PLATTSMOUTH (KPTM)- Harvest season came sooner than usual for most farmers around the area. Now, they're finally seeing just how badly the summer drought hit their corn crops.
One farmer in Plattsmouth tells us his bushel counts are low, but better than expected.
John McNamara with the Wiles Bros. has been harvesting for about 3 weeks and is about half way done with the job.
"Given that we had 21 to 25 days of 95 degree plus heat, you would have never thought we could have harvested. At least we're getting something. Harvests like this given what we've gone through is quite surprising," said McNamara.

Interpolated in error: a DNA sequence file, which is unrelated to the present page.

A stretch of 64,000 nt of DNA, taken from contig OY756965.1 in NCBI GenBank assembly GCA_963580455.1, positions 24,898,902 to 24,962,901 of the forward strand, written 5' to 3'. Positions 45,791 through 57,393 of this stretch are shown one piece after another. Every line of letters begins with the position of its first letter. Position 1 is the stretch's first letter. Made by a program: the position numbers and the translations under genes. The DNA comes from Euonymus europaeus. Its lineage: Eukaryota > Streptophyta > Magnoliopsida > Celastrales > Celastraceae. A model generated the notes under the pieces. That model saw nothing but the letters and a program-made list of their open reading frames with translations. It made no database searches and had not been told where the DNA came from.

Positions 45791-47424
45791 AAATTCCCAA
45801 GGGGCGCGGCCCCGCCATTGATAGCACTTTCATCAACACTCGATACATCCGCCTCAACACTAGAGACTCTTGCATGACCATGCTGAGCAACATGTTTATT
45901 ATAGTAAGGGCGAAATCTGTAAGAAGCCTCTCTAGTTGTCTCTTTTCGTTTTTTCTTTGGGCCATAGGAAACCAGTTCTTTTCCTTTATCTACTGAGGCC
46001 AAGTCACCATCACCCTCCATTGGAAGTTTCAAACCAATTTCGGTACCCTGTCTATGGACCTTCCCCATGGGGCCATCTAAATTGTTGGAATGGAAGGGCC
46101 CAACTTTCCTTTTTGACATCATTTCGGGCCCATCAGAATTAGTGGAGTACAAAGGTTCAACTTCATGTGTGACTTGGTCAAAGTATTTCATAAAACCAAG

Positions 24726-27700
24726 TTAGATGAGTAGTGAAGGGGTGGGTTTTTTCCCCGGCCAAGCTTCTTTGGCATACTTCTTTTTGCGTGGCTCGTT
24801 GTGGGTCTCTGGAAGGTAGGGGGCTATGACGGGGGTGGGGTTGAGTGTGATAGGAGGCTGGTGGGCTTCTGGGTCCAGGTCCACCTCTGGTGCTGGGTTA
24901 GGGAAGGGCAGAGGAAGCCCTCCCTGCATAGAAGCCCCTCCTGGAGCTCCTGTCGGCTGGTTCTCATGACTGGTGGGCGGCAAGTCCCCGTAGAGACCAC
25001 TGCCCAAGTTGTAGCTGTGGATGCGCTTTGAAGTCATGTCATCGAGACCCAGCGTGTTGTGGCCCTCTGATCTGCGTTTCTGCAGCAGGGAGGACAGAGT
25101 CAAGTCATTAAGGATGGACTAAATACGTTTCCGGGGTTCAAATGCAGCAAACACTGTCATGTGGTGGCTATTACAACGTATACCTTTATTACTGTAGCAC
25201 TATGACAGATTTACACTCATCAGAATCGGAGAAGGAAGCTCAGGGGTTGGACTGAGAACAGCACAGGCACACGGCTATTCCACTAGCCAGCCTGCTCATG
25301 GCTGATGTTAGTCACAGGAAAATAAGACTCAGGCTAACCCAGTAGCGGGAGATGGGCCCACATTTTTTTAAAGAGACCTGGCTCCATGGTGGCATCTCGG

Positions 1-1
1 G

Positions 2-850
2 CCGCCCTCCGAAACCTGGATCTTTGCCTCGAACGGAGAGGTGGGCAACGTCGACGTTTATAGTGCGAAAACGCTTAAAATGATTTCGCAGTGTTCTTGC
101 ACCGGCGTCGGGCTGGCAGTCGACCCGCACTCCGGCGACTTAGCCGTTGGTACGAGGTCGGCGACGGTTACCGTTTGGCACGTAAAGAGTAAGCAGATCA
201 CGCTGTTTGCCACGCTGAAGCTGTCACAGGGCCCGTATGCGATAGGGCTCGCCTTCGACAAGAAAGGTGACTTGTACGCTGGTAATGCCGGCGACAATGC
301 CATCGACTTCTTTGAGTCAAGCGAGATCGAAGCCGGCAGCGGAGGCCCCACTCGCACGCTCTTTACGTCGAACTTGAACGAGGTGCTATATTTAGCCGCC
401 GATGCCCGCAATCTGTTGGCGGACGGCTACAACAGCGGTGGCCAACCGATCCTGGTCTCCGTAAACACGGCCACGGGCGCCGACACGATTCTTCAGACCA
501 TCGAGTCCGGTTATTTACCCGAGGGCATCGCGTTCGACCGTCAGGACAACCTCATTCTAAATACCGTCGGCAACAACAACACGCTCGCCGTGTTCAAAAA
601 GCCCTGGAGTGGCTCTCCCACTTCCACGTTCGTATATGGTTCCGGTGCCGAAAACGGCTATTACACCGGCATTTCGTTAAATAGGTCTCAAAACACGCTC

McNamara says their fields typically average bushel counts around 175, but they're still getting counts around 100. "Back in the ‘70s and ‘80s it would have been unheard of. There wouldn't have been anything to harvest, at least this year we've got something." McNamara explained.
He's had some counts as low as 85, but says the biggest downfall is the less than average quality of the crop. Some of his corn also was ruined by a fungus that thrives in extreme heat.
McNamara says that with harvesting wrapping up soon, they'll start planning for next season. The biggest hope is still getting rain, not to save this years crop, but to better prepare the land for planting next season. He says snowfall doesn't always have a big impact. Rain before the frost would be the most beneficial.
With little chance to make money at this point, McNamara says they still have a good chance at breaking even.
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